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Odontology

, Volume 104, Issue 2, pp 143–151 | Cite as

Effects of two fast-setting calcium-silicate cements on cell viability and angiogenic factor release in human pulp-derived cells

  • Chooryung J. Chung
  • Euiseong Kim
  • Minju Song
  • Jeong-Won Park
  • Su-Jung ShinEmail author
Original Article

Abstract

Mineral trioxide aggregate (MTA) is considered a pulp-capping agent of choice, but has the drawback of a long setting time. This study aimed to assess two different types of calcium-silicate cements as pulp-capping agents, by investigating their in vitro cytotoxicity and angiogenic effects in human pulp cells. ProRoot MTA, Endocem Zr, and Retro MTA were prepared as set or freshly mixed pellets. Human pulp-derived cells were grown in direct contact with these three cements, Dycal, or no cement, for 7 days. Initial cell attachment, viability, calcium release, and the levels of vascular endothelial growth factor (VEGF), angiogenin, and basic fibroblast growth factor (FGF-2) were evaluated statistically using a linear mixed model (P < 0.05). The biocompatibility of Retro MTA was similar to those of the control and ProRoot MTA. Endocem Zr groups showed fewer and more rounded cells after a 3-day culture; however, the initial cytotoxicity appeared transient. All test materials showed significant increases in calcium concentration compared with the control group (P < 0.05). VEGF and angiogenin levels in ProRoot MTA and Retro MTA groups were significantly higher than those in the Endocem Zr group (P < 0.05). FGF-2 levels were not significantly different between groups (P > 0.05). We demonstrate that Retro MTA, which has a short setting time, has similar biocompatibility and angiogenic effects on human pulp cells, and can therefore potentially be as effective in pulp capping as ProRoot MTA. Endocem Zr showed intermittent cytotoxicity and elicited lower levels of VEGF and angiogenin expression.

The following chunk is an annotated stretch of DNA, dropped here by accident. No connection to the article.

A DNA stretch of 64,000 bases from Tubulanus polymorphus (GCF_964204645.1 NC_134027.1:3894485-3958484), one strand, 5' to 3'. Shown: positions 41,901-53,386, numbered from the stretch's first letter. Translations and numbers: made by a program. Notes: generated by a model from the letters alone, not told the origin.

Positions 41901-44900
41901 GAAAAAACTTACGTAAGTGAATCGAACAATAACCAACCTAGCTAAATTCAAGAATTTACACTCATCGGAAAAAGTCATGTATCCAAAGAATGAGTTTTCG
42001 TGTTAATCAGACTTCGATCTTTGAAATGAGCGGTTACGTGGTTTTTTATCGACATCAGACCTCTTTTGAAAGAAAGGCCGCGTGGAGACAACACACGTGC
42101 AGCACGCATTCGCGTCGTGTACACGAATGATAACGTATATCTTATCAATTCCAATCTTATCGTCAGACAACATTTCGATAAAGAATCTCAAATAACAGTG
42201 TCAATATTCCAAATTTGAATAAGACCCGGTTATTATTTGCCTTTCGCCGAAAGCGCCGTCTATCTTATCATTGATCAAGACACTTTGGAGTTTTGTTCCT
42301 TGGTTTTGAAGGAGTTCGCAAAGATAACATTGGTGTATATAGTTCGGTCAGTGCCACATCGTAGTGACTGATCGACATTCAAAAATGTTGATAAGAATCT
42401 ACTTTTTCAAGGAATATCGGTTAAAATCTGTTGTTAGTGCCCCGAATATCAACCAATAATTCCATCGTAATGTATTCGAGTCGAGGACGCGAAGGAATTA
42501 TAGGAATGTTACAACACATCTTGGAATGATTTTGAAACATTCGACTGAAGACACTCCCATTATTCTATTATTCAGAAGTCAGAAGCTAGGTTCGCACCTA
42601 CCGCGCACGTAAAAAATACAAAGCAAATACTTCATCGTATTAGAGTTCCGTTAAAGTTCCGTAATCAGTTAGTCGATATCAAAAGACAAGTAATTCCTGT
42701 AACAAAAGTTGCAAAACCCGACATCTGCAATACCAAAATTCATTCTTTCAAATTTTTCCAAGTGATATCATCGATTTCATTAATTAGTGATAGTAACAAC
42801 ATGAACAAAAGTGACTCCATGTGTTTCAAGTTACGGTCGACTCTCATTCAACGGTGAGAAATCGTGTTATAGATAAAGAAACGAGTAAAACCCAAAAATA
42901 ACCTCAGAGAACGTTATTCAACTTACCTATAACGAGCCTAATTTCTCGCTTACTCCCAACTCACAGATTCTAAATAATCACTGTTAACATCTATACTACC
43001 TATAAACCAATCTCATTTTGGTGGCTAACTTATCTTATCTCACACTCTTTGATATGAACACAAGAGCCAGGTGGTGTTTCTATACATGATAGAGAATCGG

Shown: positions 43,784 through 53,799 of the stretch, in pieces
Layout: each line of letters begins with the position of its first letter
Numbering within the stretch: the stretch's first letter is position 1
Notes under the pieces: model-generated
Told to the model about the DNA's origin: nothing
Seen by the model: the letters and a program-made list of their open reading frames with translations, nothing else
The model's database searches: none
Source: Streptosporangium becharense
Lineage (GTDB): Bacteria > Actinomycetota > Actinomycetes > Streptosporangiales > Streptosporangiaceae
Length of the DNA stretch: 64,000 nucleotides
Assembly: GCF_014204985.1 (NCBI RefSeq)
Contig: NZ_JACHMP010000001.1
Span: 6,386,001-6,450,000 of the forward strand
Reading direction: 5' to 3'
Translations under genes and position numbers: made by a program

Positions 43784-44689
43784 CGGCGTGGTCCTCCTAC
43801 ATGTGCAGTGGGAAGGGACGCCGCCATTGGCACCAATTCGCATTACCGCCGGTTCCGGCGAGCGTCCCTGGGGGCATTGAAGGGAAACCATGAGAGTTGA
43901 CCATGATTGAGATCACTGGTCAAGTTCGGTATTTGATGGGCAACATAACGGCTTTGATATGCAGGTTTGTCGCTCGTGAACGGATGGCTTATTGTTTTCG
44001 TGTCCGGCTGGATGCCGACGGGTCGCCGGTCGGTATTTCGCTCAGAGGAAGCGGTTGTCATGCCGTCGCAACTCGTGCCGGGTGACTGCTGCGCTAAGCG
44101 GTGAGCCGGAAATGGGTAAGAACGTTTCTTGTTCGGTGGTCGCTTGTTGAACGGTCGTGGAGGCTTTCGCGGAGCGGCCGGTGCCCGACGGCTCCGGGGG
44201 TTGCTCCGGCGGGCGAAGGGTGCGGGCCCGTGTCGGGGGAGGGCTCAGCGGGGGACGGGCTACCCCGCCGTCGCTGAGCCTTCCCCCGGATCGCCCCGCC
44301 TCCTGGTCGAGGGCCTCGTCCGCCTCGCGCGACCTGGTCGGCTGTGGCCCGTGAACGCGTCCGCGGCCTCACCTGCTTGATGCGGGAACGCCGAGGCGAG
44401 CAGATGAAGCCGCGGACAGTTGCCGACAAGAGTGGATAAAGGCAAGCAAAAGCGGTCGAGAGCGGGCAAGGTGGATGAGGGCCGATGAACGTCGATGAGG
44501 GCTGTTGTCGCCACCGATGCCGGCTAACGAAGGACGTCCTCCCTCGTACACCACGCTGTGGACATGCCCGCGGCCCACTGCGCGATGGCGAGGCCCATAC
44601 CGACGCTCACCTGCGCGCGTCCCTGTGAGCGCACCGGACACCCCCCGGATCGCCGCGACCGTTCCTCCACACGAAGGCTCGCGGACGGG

Keywords

Calcium-silicate cement Fast setting Mineral trioxide aggregate Pozzolan cement Pulp cell 

Notes

Acknowledgments

This study was supported by a Grant from the Korean Health Care Technology R&D Project, Ministry of Health Welfare & Family Affairs, Republic of Korea (A084458). The authors want to deliver a special thanks to Youngju Oh for her help about laboratory works and Hannah You for statistical analysis.

Conflict of interest

The authors deny any conflicts of interest.

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Copyright information

© The Society of The Nippon Dental University 2015

Authors and Affiliations

  • Chooryung J. Chung
    • 1
  • Euiseong Kim
    • 2
  • Minju Song
    • 3
  • Jeong-Won Park
    • 3
  • Su-Jung Shin
    • 3
    Email author
  1. 1.Department of Orthodontics, College of Dentistry, Gangnam Severance HospitalYonsei UniversitySeoulKorea
  2. 2.Department of Conservative Dentistry, College of DentistryYonsei UniversitySeoulKorea
  3. 3.Department of Conservative Dentistry, College of Dentistry, Gangnam Severance HospitalYonsei UniversitySeoulKorea

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